The first of the two 1939 cases construing this provision, Broderick v. Shapiro, 172 Misc. 28 (Sup. Ct. N.Y. Co. 1939), supports the Department’s interpretation. That case concerned a subpoena duces tecum on John Hancock Life Insurance Company, which was a licensed foreign insurer in New York, for examination of the insurer as a witness. The subpoena was served on the Department, and apparently forwarded to John Hancock by the Department. John Hancock moved to quash the subpoena on the grounds it had not been properly served. The court quoted from Section 30 of the Insurance Law of 1939 and noted:
Under that section and the written appointment executed by the company and filed with the Superintendent of Insurance pursuant thereto the company has clearly undertaken to subject itself to the jurisdiction of our courts only in actions or proceedings “against the corporation.” It has not undertaken to subject itself to the service of process in proceedings against other persons. The Superintendent is given a limited power of attorney to act for it, and he cannot exceed that power by accepting service of a subpoena in a proceeding brought against Shapiro.
172 Misc. at 29.
The other 1939 case is National City Bank of New York v. Desz, 281 N.Y. 430 (1939), which the inquirer cites as controlling authority. In Desz, the Court of Appeals held that a judgment creditor’s service of a third-party subpoena on a “managing agent” of a foreign life insurer was not sufficient service because the judgment creditor could have served the subpoena by delivering it to the Superintendent of Insurance. At that time, Civil Practice Act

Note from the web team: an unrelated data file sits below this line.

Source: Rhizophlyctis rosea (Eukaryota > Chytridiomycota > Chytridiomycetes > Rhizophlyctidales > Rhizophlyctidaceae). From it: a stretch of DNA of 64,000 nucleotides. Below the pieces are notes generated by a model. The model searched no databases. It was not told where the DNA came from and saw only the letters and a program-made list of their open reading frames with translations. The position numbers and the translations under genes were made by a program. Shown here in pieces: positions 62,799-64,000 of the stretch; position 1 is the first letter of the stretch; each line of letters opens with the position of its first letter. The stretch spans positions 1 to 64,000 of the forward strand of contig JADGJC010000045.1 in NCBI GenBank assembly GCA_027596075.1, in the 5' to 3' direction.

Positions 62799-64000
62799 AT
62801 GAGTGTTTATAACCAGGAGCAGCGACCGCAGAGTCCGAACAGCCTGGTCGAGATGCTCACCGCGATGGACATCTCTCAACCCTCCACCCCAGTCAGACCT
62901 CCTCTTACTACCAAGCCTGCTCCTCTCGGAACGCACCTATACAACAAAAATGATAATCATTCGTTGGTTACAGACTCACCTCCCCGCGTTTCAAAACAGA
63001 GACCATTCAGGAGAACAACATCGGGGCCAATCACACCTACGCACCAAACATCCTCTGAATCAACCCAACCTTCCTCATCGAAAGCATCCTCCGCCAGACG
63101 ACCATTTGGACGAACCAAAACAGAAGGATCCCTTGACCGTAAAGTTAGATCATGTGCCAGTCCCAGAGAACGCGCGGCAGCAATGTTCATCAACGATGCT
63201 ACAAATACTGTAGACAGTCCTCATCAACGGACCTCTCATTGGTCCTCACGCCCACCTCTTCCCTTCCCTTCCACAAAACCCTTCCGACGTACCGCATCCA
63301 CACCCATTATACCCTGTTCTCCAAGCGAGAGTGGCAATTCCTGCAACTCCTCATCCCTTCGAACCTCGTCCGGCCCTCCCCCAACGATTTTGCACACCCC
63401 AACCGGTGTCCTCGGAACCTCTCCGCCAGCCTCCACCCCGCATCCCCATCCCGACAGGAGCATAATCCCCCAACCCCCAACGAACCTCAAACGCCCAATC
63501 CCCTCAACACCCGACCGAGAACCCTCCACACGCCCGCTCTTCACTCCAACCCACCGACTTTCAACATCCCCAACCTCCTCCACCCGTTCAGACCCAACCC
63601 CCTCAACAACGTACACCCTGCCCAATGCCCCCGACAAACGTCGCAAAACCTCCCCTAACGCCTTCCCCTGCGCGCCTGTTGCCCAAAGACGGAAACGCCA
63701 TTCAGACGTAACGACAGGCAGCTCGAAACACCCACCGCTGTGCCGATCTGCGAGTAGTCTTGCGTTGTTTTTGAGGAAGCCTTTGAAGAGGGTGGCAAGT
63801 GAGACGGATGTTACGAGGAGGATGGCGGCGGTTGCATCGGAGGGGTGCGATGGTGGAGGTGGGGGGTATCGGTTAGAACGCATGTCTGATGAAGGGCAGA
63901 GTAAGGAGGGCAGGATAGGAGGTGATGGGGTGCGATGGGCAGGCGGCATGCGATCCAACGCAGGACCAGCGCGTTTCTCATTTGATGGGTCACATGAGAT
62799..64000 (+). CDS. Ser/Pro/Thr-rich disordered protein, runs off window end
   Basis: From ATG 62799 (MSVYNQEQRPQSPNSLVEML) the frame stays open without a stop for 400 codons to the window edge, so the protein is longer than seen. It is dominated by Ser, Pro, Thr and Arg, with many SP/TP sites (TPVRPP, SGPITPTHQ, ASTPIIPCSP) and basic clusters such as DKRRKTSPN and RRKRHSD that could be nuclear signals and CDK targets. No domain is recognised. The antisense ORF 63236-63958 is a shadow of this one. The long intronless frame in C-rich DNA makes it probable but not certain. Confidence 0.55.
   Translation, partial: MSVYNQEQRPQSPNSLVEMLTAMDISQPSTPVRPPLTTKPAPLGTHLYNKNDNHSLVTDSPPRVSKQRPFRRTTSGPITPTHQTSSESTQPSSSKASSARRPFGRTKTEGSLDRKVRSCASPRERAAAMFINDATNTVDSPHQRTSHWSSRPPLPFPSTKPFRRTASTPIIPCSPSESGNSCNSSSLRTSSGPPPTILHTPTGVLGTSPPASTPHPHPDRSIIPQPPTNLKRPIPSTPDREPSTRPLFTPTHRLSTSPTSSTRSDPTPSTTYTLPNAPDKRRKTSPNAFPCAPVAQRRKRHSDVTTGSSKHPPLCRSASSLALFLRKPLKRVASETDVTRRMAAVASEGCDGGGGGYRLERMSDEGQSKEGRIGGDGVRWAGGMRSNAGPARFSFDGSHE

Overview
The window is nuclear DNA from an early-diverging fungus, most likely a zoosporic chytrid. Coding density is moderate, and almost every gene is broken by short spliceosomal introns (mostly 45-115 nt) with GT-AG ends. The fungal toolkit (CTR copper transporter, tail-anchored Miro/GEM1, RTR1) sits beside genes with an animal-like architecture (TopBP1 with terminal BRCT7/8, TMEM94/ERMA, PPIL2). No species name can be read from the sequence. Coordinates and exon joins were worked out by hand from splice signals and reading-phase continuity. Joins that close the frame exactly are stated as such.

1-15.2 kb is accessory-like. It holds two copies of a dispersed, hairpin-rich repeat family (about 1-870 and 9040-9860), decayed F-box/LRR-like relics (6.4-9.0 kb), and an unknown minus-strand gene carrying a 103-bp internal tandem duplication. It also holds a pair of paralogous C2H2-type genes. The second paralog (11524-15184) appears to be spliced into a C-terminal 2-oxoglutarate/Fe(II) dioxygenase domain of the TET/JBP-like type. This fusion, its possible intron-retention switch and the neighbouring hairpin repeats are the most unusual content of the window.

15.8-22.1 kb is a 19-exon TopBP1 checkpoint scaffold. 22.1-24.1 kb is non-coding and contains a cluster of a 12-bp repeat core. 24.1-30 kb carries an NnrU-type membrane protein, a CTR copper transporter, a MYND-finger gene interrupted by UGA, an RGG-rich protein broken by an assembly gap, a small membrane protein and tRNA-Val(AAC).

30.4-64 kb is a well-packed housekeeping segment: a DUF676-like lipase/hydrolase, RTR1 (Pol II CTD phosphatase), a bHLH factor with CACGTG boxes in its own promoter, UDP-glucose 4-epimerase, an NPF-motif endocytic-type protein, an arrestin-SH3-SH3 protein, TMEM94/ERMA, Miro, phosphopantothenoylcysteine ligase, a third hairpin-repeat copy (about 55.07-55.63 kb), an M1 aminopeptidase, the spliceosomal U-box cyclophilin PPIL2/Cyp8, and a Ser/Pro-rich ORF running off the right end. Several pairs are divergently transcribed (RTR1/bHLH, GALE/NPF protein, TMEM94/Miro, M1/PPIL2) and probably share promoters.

Desz may appear at first blush to contradict the Department’s position on third-party subpoenas. But Section 30 of the Insurance Law of 1939 clearly limited the Superintendent’s authority to accept legal process to process connected with an action against the insurer. The result in the Desz case, thus, must derive from the then-existing idiosyncrasies of the CPA.
Under CPA Article 45, a “third party” was any person who possessed property of the judgment debtor exceeding ten dollars in value, or who was indebted to the judgment debtor in an amount more than the ten dollars, or who there was reason to believe possessed such property, or was so indebted. See CPA
Given that the subpoena on the insurer in Desz would have commenced a proceeding pursuant to which a court could order remedies in favor of the judgment creditor against the insurer, the Desz court may have viewed the proceeding as an action against the insurer. Indeed, in an OGC opinion dated January 17, 1947, which cited the holding in Desz, OGC stated the following:
Service of a third party order or subpoena apparently satisfies the requirement that there be a proceeding against the insurer and the entry of a judgment satisfied the requirement that it be on a cause of action arising in this State.
The outcome in Broderick may have differed, however, because the insurer was not subpoenaed as a third party, but as a witness. A witness was a person with information about assets owned by the judgment debtor, not a person indebted to or holding assets of the debtor. See CPA
CPLR Article 52, which replaced CPA Article 45, currently provides a different procedure for examining a third person who may be in possession of a judgment debtor’s property or be indebted to the judgment debtor, and for obtaining possession of such property or payment of debt. To examine the third party, the judgment creditor may issue a subpoena. The subpoena does not commence a special proceeding or an action against the third party. Rather, it is considered an “adjunct of the action that gave rise to the judgment, and ordinarily bears its caption.” Siegel, Practice Commentaries to CPLR
Accordingly, based upon the clear meaning of Insurance Law
For further information you may contact Associate Attorney Patrick Harrigan at the Albany Office.